In this paper, we study the hyperbolic integro-differential equation (1.1) with a Volterra operator of the form ${\int}_{0}^{t}\alpha (t-s)K(s,u(x,s))\phantom{\rule{0.2em}{0ex}}ds$ in the second member, which appears in the modelling of the quasi-static flexure of a thermo-elastic rod and has been studied in [9, 10] under different boundary conditions, by means of the Rothe method. Let us mention that different methods are used to solve similar integro-differential equations, for example, in [11, 12] the authors have established the existence and uniqueness of the solution using Rothe’s method of an integro-differential equation. In [10, 13], the authors have used Rothe’s method and the techniques of [7] to prove the existence, uniqueness and continuous dependence of a strong solution to a quasi-linear integro-differential equation. In [6], the local existence and uniqueness of a classical solution of an abstract second-order integro-differential equation in a Banach space have been investigated by using the theory of an analytic semi-groups and contraction mapping theorem. In [14, 15] the authors investigated a telegraph equation with non-local integral conditions by means of the Galerkin method.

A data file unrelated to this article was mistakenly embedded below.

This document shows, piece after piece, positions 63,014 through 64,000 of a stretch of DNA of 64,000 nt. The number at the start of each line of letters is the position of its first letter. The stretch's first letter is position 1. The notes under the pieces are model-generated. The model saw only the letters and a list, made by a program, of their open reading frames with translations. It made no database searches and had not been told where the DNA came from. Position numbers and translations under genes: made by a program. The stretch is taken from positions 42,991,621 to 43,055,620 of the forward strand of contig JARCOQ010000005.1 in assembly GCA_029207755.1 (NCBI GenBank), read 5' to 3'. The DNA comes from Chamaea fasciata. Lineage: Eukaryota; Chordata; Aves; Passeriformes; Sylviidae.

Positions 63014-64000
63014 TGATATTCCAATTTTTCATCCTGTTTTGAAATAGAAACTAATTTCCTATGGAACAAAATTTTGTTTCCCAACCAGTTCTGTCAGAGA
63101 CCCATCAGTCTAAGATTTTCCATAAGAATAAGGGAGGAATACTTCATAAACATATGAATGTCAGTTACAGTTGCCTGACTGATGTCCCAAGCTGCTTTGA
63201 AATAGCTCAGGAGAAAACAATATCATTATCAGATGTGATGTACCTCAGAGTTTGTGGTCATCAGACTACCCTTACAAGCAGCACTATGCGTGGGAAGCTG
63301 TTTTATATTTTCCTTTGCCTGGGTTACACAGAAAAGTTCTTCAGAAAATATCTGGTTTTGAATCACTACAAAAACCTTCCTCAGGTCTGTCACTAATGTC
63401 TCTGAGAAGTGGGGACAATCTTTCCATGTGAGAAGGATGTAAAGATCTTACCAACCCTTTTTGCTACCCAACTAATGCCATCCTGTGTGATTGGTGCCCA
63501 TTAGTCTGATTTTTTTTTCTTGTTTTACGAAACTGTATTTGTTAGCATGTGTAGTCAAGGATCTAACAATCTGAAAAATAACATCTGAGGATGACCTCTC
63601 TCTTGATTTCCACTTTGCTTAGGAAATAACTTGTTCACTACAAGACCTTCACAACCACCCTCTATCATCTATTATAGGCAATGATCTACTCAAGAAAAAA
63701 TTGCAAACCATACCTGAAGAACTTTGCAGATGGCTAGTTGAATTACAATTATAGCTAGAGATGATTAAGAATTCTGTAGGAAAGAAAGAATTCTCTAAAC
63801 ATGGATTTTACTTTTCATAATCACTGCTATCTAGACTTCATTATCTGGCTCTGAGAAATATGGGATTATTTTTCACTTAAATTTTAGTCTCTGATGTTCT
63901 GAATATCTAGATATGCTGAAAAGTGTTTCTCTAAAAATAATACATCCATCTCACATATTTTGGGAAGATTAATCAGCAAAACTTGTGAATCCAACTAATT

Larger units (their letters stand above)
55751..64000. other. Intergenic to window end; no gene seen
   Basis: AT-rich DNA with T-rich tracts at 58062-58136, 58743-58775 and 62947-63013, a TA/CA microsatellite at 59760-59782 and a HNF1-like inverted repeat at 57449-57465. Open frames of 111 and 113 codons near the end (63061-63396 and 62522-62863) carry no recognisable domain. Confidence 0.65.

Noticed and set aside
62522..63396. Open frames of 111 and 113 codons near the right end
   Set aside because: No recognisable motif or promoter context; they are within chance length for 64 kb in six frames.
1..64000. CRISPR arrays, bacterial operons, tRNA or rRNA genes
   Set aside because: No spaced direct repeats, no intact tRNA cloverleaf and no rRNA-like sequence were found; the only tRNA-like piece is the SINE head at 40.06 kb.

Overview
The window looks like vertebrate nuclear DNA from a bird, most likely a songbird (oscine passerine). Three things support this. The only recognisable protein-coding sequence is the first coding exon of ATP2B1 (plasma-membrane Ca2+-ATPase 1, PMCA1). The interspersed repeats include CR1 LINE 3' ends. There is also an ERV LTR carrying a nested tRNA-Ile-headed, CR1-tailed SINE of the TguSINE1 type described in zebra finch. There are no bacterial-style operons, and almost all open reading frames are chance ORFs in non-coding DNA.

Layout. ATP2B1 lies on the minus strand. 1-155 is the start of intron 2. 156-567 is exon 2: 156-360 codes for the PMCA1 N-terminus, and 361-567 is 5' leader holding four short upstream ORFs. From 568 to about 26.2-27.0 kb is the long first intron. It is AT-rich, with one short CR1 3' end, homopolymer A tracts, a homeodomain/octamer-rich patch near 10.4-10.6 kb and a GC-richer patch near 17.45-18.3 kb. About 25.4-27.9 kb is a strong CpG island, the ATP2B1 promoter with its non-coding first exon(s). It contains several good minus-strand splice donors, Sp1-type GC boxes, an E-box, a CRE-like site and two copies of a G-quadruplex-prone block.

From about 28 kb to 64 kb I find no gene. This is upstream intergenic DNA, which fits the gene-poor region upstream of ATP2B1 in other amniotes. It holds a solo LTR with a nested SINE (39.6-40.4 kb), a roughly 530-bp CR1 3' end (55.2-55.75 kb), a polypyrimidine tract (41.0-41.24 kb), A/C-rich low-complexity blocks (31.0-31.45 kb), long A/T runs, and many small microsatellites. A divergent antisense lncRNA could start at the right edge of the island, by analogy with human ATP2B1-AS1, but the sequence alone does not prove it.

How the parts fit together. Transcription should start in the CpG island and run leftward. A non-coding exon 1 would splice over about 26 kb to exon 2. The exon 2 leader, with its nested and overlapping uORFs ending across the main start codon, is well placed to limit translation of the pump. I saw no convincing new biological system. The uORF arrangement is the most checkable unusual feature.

This paper is organized as follows: In the next section, we define the generalized solution and the functional spaces. In Section 3, we prove that the generalized solution if it exists is unique. The existence of the generalized solution by using the Galerkin method is established in the fourth section, and for this, we construct an approximation solution of the problem (1.1)-(1.4). We prove that we can extract a subsequence, which converges to the desired generalized solution. An application is included to illustrate that corresponding assumptions are satisfied.

## 2 Notation and definition

*u*is a solution of this problem, multiply both sides of equation (1.1) by ${\int}_{x}^{1}(h(\xi )-h(x)){v}_{t}(\xi ,t)\phantom{\rule{0.2em}{0ex}}d\xi $, where $v\in {H}_{T}(Q)=\{v(x,t)\in H(Q),{v}_{t}(x,T)=0\}$, integrate by parts the resultant equation over the domain

*Q*, use the conditions (1.2), (1.3), (1.4) and the fact that ${v}_{t}(x,T)=0$, we obtain

**Definition 1** By a generalized solution of problem (1.1)-(1.4), we mean a function $u\in H(Q)$ satisfying for all $v\in {H}_{T}(Q)$ the identity (2.1).

## 3 Uniqueness of generalized solution

For solving the problem, we make the following hypotheses:

*a*and

*c*are nonnegative and satisfy on

*Q*

The function *α* is continuous and denote $l={max}_{0\le t\le T}|\alpha (t)|$.

*u*and continuous according to the both variables

*t*and

*u*and satisfies for all $u\in H(Q)$ and $(x,t)\in Q$

Now we shall show that the generalized solution of problem (1.1)-(1.4) if it exists is unique.

**Theorem 2** *Assume that* $f\in {L}_{2}(Q)$, $\phi ,\psi \in {L}_{2}(0,1)$ *and hypotheses* (H1)-(H3) *hold*, *then the generalized solution of problem* (1.1)-(1.4) *if it exists is unique*.